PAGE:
Some cameras can record higher quality video like 10 bit and 4:2:2. These take up more space (and are more demanding on your computer) but they’re easier to correct and adjust when you edit.
Do you need to record broadcast quality footage? That usually means HD footage shot at a bit rate of at least 50Mb/s, with 4:2:2 chroma subsampling (that’s twice as much colour information as the 4:2:0 you get with many camcorders and SLRs). It also requires a minimum sensor size: 1 inch for a single chip, or 1/2 inch for three-chip cameras.
As always, you can ask any questions in the Comments section, below, and we will be more than happy to help you as you prepare for film school. Or contact our experts of Golden Camera team.
A filmmaker, or film director, is someone who is in charge of making, leading, and developing movie productions. It is a career that allows an individual to use their leadership as well as creative thinking skills to lead and direct major motion pictures or made-for-television films.
A filmmaker spends very long hours making sure the film is being shot in a way that will provide entertainment for the audience and will highlight the actor’s and actresses’ strengths. They will see each film through, from where the film is shot, to how the script will be played out, to what actors and actresses best fit the roles of the characters. The filmmaker also manages the financial end of the production.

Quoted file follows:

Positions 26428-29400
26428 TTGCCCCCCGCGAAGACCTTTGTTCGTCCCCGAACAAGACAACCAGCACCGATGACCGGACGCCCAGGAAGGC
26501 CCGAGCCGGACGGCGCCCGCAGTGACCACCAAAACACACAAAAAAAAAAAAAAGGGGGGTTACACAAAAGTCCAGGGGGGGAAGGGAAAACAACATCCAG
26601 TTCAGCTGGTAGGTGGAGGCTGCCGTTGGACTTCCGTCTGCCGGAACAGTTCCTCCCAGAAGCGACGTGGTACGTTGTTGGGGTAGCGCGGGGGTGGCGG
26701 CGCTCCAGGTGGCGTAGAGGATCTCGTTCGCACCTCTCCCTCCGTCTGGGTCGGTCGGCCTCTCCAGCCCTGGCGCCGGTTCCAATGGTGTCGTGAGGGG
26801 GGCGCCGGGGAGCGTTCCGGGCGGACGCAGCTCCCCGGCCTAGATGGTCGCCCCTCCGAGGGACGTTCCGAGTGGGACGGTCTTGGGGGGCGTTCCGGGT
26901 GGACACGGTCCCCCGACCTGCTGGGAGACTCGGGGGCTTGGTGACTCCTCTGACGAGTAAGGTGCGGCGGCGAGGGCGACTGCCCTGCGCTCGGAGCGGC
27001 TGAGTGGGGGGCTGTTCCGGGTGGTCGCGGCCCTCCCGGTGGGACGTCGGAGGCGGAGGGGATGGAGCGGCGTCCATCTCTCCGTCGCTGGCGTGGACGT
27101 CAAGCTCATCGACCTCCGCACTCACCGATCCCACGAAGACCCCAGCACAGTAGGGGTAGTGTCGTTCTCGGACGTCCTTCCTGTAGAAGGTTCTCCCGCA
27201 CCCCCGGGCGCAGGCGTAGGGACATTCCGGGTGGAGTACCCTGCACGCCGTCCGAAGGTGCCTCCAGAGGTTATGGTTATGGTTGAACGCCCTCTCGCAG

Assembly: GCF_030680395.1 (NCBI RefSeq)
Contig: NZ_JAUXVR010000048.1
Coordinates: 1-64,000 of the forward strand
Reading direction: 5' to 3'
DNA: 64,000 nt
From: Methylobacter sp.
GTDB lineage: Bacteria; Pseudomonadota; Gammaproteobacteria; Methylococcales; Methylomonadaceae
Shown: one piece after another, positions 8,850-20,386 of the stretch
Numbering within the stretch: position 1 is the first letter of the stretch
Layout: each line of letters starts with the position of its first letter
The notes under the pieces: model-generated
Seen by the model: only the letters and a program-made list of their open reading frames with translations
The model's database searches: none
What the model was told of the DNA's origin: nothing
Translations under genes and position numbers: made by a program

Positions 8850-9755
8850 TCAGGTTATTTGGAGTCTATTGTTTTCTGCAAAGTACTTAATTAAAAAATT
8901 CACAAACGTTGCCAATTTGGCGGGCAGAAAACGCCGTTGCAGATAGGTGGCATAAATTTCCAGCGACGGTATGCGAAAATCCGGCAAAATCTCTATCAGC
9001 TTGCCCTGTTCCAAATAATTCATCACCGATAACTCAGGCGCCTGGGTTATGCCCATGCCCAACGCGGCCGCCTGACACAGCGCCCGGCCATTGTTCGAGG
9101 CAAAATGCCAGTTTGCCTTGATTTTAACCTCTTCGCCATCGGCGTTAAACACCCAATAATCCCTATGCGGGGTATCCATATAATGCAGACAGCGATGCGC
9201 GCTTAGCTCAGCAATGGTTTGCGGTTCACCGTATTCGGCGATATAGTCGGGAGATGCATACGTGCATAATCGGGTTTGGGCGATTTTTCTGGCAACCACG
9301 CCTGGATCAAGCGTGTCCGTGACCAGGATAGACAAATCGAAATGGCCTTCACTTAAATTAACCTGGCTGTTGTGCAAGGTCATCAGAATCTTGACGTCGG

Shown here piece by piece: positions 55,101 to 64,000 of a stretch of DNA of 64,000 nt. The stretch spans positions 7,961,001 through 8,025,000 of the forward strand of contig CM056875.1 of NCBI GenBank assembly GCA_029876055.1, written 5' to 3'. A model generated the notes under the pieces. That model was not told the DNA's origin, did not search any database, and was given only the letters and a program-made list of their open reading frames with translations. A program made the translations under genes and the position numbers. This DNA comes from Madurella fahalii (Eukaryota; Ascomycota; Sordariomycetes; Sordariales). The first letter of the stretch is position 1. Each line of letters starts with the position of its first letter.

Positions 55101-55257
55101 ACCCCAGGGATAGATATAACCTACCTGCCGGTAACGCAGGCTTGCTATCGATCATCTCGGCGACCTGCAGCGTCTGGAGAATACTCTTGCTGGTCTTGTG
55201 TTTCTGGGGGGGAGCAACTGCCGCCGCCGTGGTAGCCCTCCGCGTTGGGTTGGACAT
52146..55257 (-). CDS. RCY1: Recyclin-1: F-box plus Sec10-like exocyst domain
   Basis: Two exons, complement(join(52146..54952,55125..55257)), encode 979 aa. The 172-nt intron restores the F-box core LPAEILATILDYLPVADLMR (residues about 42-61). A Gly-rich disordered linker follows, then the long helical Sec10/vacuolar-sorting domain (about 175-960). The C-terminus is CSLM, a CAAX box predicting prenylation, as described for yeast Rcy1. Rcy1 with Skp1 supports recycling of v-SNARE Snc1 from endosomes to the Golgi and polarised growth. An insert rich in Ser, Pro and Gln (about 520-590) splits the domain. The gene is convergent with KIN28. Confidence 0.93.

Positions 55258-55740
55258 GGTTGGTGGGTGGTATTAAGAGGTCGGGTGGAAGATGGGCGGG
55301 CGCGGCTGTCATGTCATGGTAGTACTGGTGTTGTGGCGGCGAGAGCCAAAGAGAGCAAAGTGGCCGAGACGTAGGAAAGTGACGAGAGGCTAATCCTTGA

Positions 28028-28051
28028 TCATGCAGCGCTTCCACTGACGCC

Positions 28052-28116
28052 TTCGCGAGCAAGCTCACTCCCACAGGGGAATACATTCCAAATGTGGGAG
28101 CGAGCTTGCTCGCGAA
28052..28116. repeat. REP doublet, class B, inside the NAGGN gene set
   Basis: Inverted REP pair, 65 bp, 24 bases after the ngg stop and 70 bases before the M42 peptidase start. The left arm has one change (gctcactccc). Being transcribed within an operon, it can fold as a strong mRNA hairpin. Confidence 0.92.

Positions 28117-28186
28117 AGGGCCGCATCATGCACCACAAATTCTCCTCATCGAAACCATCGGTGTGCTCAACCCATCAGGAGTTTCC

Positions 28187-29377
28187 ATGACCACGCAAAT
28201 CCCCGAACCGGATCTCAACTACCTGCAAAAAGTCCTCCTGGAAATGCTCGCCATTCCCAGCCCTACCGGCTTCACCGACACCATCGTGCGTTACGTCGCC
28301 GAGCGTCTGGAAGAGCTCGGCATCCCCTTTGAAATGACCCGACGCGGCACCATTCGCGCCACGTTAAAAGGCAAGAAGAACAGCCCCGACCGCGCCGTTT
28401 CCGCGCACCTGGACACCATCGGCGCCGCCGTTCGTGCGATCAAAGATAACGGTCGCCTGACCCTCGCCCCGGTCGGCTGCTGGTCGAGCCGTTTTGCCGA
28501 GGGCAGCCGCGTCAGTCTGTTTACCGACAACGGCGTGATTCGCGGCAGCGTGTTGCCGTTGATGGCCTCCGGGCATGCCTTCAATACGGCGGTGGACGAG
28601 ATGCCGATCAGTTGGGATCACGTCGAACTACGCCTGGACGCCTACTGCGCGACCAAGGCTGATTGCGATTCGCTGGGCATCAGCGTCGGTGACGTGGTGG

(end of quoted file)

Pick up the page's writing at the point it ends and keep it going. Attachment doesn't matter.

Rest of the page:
Eligibility to become Filmmaker in Pakistan
Candidates who are motivated and have a strong passion for films, theatre and arts can get into the film industry either through talent or by the means of formal education. Aspiring directors/producers can gain experience by assisting renowned directors or by joining school production.
Some producers assist in production houses to build a career. Apart from this a bachelor’s degree in fine arts can enhance one’s knowledge and increase their skill set. Depending upon one’s career interest one can go for a bachelor’s degree or for MFA degree courses.
Music directors and dance directors can join some dance or music school to get some formal training in their field. With the increasing competition, formal training along with talent will help improve their skills which will ultimately increase their employability.
Types of Job Roles Filmmaker
There is no end to the number of job roles available for the filmmaker. Moreover, It totally depends upon one’s career interest, personal choice and ability to opt for a career. Some people enjoy the limelight and creative sight, therefore, opt for careers such as actors, producers, directors etc. Whereas some of them like working behind the scenes like cameraman, technicians. Check out some of the popular film industry job profiles here:
Casting Director: They are the professionals in the film industry who gather a number of actors for a given role in a film. Their role is just not limited to this, as it is necessary for them to stay in close contact with the producer, director, and writer to understand and get an idea of the type of person a given role calls for. As a casting director, it is your responsibility to meet with individuals and shortlist and select the best candidates suitable for the role. They are one of the most important people as they help identify the right actors for the right role which is the basic need of any film. They say- A foundation of a great film is a great actor.
Dancing Director/Choreographer: They are responsible to oversee the production of a dance performance in the film. Their job is to hire dancers, choreographers, run rehearsals, choreograph a song etc. No formal education is required in the respective field but with increasing competition, some formal training or a bachelor’s degree in the same can help one establish their career.